The Obama administration and other Western governments ignored early warnings about small arms and explosives being smuggled out of Libya — weapons that now have fallen into the hands of al Qaeda-linked militants waging war across North Africa.
Western officials focused too intently on shoulder-fired missiles, which could be used to shoot down civilian aircraft, and they lacked the resources to track the myriad of arms making their way to Mali, Algeria, Tunisia and other countries, analysts say.
“Throughout 2011, we were raising the alarm bell with the U.S. government, and they were very interested in talking to us about the missing surface-to-air-missiles, but they were singularly uninterested in what would happen with the more run-of-the-mill weapons,” said Peter Bouckaert, Geneva-based emergencies director at Human Rights Watch.
“It’s a bit sad they haven’t learned a lesson from Iraq.”
A decade ago, human rights activists urged the George W. Bush administration to stop the proliferation of weapons from then deposed Iraqi dictator Saddam Hussein’s arsenal. Terrorists eventually got their hands on those arms and used them to kill Iraqi civilians and U.S. troops.
William Lawrence, director of the North Africa project of the International Crisis Group, said that in the case of Libya, Western officials were hamstrung by limited resources, especially because their governments were reluctant to deploy troops during the uprising against Moammar Gadhafi in 2011.
Last week, Egyptian security officials seized two pickup trucks bound for Sinai carrying anti-tank missiles smuggled across the border from Libya.
The weapons are being smuggled out of Libya by Tuareg mercenaries who were armed and trained by the Gadhafi regime to foment insurrections across Africa. Militias left over from the revolution and a sophisticated network of arms dealers are also running the weapons.
Gadhafi was killed in the custody of rebels in his hometown of Sirte on Oct. 20, 2011.
“The greatest single period of outpouring of weapons was in the immediate aftermath of the collapse of the Gadhafi regime,” said James Bevan, director of Conflict Armament Research, a British arms tracking company.
“That was primarily because a lot of Tuaregs were in service with the Libyan regime, and with the collapse of the regime their position became untenable, and they chose to leave heavily armed.”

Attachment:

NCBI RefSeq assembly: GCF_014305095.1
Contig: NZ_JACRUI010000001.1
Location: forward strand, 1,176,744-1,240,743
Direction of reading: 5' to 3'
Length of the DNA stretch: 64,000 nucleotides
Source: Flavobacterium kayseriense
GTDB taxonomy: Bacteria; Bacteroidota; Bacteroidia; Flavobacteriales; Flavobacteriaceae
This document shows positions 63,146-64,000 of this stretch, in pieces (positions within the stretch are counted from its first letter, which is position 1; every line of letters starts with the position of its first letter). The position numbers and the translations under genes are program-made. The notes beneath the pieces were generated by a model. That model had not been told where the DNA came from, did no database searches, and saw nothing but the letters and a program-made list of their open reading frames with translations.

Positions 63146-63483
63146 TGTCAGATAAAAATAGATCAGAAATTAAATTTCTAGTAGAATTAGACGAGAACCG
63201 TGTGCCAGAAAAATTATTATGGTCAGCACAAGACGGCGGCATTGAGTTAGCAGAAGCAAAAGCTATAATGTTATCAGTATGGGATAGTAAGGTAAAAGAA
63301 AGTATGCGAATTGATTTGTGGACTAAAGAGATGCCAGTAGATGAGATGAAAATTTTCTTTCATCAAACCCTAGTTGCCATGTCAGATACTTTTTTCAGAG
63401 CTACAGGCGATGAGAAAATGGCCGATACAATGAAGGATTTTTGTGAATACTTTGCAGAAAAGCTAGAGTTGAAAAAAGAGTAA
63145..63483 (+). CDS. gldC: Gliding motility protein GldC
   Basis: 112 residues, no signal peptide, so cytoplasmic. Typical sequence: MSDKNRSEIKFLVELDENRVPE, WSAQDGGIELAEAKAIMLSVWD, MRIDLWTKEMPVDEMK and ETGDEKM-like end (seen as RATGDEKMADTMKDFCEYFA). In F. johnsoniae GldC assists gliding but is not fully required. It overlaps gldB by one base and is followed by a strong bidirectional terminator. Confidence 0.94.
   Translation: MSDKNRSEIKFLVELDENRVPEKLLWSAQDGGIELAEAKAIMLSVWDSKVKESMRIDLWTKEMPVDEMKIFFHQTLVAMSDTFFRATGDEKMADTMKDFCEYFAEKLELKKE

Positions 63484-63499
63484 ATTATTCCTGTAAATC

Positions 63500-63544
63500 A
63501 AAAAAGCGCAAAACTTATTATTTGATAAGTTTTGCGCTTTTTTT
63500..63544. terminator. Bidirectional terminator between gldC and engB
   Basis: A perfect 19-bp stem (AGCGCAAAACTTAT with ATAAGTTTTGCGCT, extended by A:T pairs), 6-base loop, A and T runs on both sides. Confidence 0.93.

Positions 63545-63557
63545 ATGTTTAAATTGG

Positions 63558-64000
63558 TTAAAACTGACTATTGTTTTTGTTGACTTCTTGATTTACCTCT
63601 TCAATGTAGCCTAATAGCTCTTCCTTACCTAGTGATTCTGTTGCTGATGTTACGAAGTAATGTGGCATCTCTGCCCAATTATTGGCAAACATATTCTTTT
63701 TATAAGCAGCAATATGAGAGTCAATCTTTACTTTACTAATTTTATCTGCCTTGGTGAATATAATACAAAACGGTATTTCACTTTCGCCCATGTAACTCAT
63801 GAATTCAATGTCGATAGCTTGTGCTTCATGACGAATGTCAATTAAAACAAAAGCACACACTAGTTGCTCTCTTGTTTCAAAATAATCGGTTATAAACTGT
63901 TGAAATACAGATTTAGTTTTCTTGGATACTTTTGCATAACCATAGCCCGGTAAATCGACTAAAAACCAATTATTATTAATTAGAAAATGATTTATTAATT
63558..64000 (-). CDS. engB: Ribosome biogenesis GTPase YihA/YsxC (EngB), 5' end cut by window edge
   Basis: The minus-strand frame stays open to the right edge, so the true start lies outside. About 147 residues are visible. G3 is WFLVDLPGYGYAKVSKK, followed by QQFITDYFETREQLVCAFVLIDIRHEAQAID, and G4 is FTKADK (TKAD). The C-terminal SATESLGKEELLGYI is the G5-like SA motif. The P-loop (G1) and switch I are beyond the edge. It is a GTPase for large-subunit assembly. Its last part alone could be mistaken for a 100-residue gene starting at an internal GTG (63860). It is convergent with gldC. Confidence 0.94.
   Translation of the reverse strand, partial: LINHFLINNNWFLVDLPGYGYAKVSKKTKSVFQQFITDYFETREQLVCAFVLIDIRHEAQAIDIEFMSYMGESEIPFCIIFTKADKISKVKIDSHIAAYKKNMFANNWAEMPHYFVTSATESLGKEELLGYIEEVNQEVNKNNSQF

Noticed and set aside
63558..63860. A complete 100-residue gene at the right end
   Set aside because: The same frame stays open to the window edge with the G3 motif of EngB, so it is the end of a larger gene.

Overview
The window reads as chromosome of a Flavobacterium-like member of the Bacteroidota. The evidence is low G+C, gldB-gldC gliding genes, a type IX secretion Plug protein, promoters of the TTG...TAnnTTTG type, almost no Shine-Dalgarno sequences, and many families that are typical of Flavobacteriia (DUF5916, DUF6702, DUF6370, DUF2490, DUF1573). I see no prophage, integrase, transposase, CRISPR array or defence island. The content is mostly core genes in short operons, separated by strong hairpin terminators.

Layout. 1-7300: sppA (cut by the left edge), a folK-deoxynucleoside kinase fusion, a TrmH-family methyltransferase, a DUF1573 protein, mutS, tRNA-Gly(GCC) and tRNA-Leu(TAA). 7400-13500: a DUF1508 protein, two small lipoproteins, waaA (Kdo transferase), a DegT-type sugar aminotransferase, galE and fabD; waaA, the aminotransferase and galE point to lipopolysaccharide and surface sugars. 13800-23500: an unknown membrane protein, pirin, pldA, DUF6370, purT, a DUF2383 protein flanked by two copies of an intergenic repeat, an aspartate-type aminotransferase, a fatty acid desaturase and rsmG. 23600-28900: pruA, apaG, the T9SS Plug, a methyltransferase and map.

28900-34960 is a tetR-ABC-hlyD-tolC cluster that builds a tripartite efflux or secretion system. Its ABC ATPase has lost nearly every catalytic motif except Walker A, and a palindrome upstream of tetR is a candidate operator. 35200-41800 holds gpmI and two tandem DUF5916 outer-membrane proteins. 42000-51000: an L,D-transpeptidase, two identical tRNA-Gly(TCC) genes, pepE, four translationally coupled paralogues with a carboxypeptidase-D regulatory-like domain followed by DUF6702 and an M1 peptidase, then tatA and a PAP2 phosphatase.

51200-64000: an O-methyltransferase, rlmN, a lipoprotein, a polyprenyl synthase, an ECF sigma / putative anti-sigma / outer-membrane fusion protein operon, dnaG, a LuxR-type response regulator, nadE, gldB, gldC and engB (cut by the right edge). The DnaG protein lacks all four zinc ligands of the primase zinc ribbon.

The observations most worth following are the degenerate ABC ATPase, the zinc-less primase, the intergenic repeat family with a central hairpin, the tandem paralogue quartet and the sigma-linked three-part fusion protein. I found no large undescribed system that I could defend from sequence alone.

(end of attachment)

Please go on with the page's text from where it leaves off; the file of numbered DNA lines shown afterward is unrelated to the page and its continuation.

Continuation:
Fears of al Qaeda
Western officials are worried that some of those weapons are now in the hands of al Qaeda in the Islamic Maghreb, an al Qaeda affiliate that U.S. officials believe is training and arming militias across North Africa’s Sahara and Sahel regions.
The officials are particularly worried about the whereabouts of thousands of heat-seeking, Soviet-designed Strela SA-7 shoulder-fired surface-to-air missiles that were part of Gadhafi’s vast arsenal.
At the start of the revolution, the Gadhafi regime had around 20,000 of these man-portable air-defense systems, or MANPADS, according to multiple sources. Many of those weapons are believed to be missing.
Since August 2011, the Obama administration has committed almost $40 million to assist the Libyan government to secure and disable stockpiles of conventional weapons and ammunition, a U.S. official said on background.
“The United States has long been concerned about the potential for proliferation of Libya’s weapons and is deeply concerned about the current situation in North Africa,” the official said.
“Our long-term strategy is to support the new Libyan government as it undertakes the difficult but necessary task of securing its inherited inventory of conventional arms. Shoulder-fired anti-aircraft missiles — MANPADS — and other advanced conventional weapons such as anti-tank guided missiles are part of this larger overall effort.”